Value: This source is of great value to this investigation. Hilsman in great depth discuses the methods by which the CIA gathered intelligence and how successful they each were. His personal experience in the CIA during the crisis makes him more knowledgeable and gives him a unique perspective. Furthermore, he is an expert and so the information in this source is likely well researched and reliable.
Limitations: There are significant limitations on this source. Hilsman’s past role in the CIA during the Cuban Missile Crisis may result in his evaluation of the CIA being biased. For instance, he may present America’s intelligence gathering techniques as having been more successful than they actually were. This notion is reinforced by how throughout the work he expresses admiration for the CIA’s accomplishments.
Schaff argues that intelligence agents were paramount to the CIA’s intelligence, Oleg Penkovsky in particular. The knowledge Penkovsky provided allowed for the effective identification and classification of the Cuban missile sites. The U-2 photography would have been of much less value without this contribution. However, Allison believes that intelligence agent reports were in general of much less value than this. He makes reference to how there was a time delay with this intelligence source of around ten days, though this is less than was with the refugee accounts. In contrast, Hilsman suggests that intelligence agents provided helpful information. He describes a number of agent reports which implied Cuban nuclear arms development, such as an agent’s sighting of a 60 foot trailer. Another example of this is the agent who heard the boastings of Castro’s pilot. In contrast, Allison argues that this evidence only seems convincing in hindsight. The reports of intelligence agents were taken more seriously than those of refugees but were still generally considered too uncertain to use as evidence.
Hilsman emphasizes the value of shipping intelligence. He points out that it was through this source that the CIA initially became aware of Cuba’s arms buildup. Furthermore, the type and quantity of most resources being shipped to Cuba could be accurately monitored. However, Allison presents a more critical view. He believed that the value of this intelligence source was diminished by how cargo on some ships could not be identified. For instance, this was the case with nuclear arms. Chang and Kornbluh agree with Allison on this point. They illustrate this by considering the Omsk and the Poltava. Even though there was some evidence that these ships carried nuclear arms the cargo could not be identified and so the shipping intelligence was too uncertain to be conclusive.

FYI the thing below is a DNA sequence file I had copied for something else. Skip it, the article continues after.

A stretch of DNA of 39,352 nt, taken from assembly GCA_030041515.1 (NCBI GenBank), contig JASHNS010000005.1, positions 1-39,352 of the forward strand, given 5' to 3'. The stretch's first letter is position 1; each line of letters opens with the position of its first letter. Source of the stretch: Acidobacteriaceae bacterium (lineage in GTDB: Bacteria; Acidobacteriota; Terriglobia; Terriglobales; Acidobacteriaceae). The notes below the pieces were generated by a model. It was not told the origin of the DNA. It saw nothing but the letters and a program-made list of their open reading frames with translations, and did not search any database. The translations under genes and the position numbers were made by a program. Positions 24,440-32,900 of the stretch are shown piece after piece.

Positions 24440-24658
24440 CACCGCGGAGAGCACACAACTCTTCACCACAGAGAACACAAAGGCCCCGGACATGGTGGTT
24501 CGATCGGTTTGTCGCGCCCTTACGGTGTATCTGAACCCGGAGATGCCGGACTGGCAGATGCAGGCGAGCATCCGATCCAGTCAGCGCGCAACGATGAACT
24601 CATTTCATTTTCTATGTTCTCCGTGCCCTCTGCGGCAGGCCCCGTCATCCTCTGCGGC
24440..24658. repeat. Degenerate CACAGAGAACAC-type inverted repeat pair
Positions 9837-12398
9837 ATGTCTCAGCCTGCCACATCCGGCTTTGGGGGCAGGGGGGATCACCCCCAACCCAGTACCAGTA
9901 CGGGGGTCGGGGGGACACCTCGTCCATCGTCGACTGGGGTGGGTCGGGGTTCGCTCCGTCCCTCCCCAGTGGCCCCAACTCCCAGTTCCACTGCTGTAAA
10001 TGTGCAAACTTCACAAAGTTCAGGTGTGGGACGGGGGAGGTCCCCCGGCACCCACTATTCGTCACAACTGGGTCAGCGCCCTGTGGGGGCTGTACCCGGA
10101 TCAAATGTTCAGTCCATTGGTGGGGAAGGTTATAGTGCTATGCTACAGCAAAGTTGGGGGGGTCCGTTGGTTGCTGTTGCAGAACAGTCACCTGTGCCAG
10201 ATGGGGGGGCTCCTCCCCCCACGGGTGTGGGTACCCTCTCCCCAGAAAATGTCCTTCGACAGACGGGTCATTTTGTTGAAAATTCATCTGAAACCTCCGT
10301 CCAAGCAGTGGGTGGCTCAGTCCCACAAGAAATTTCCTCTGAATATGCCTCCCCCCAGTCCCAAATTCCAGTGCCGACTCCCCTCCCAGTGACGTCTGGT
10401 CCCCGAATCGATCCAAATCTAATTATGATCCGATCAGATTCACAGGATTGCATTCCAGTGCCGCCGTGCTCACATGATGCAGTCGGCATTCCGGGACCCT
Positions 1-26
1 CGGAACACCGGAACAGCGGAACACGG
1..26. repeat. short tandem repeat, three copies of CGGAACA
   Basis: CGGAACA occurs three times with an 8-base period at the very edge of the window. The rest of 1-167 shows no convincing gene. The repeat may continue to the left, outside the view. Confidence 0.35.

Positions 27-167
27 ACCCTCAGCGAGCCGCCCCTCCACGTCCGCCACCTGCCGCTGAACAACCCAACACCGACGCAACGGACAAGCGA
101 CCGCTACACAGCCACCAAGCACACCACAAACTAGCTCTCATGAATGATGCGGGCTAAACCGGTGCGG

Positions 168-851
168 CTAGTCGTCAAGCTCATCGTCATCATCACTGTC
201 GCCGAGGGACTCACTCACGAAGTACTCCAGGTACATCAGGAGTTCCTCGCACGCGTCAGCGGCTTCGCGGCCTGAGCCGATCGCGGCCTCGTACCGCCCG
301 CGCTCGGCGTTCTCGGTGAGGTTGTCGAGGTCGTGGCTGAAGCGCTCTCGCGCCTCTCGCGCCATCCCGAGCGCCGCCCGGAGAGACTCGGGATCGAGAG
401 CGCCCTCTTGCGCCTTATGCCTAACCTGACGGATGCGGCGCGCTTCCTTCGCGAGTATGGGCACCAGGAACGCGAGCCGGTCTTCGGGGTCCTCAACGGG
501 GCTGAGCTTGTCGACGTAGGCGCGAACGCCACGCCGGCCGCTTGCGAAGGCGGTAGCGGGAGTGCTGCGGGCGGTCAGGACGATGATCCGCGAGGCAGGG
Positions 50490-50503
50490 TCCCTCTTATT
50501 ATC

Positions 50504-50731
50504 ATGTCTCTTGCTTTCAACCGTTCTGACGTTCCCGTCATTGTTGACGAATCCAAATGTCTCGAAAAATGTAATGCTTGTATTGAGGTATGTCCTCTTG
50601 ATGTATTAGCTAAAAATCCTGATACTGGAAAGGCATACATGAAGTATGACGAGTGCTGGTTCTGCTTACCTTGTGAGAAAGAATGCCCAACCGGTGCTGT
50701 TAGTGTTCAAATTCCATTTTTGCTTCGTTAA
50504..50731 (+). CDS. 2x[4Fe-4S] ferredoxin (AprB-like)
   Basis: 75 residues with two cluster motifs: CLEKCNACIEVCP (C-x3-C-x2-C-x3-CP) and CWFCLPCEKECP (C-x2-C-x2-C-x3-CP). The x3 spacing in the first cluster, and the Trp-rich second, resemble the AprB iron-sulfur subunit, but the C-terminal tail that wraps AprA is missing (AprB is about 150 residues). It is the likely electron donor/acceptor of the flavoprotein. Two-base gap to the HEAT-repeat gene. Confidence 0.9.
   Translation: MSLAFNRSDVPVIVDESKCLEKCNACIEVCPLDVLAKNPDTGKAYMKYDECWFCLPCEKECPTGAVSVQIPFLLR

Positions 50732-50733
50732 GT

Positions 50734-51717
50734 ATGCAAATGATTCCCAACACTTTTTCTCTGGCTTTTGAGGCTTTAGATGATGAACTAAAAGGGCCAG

Allison believes that aerial reconnaissance was America’s most valuable source of intelligence. He discusses how through this source SAM sites, airplanes, navy, and nuclear arms were detected and actively monitored. Unlike with other sources the information provided by this intelligence was certain and reliable. It was consequently through this that Cuba’s nuclear arms were first identified. Hilsmen agrees with Allison regarding the value of aerial reconnaissance. However, he considers its limitations whereas Allison does not. He describes how the U-2 plane’s dependence on weather was a significant weakness. This greatly reduced the frequency of its flights and hence decreased the amount of information that the U-2 plane could gather. The U-2 plane was also subject to mechanical failure, as seen with the attempted U-2 flight over San Cristobal on October 9. Furthermore, the reduction of the U-2’s surveillance in September to generally staying at least 3 km from Cuba improved safety, but at the cost of reduced surveillance over Cuba’s center.
 Allison, Graham T. Essense of Decision Explaining the Cuban Missile Crisis. Harper Collins Publishers, 1971.
 Chang, Laurence, and Peter Kornbluh. "The Cuban Missile Crisis A Chronology of Events." George Washington University. 1992. http://www.gwu.edu/~nsarchiv/nsa/cuba_mis_cri/590101_620919%20Chronology%201.pdf (accessed October 5, 2011).
4] Frankel, Max. "Learning From the Missile Crisis." Smithsonian, 2002: 52.
 Garthoff, Raymond L. "Foreign Intelligence and the Historiography of the Cold War." Journal of Cold War Studies, 2004: 21-56.
 Philips, Steve. The Cold War Conflict in Europe and Asia. Essex: Pearson Education Limited, 2001.
 Schaff, Marta. "Cuban Missile Crisis." Cuban Missile Crisis, 2009: 1-2.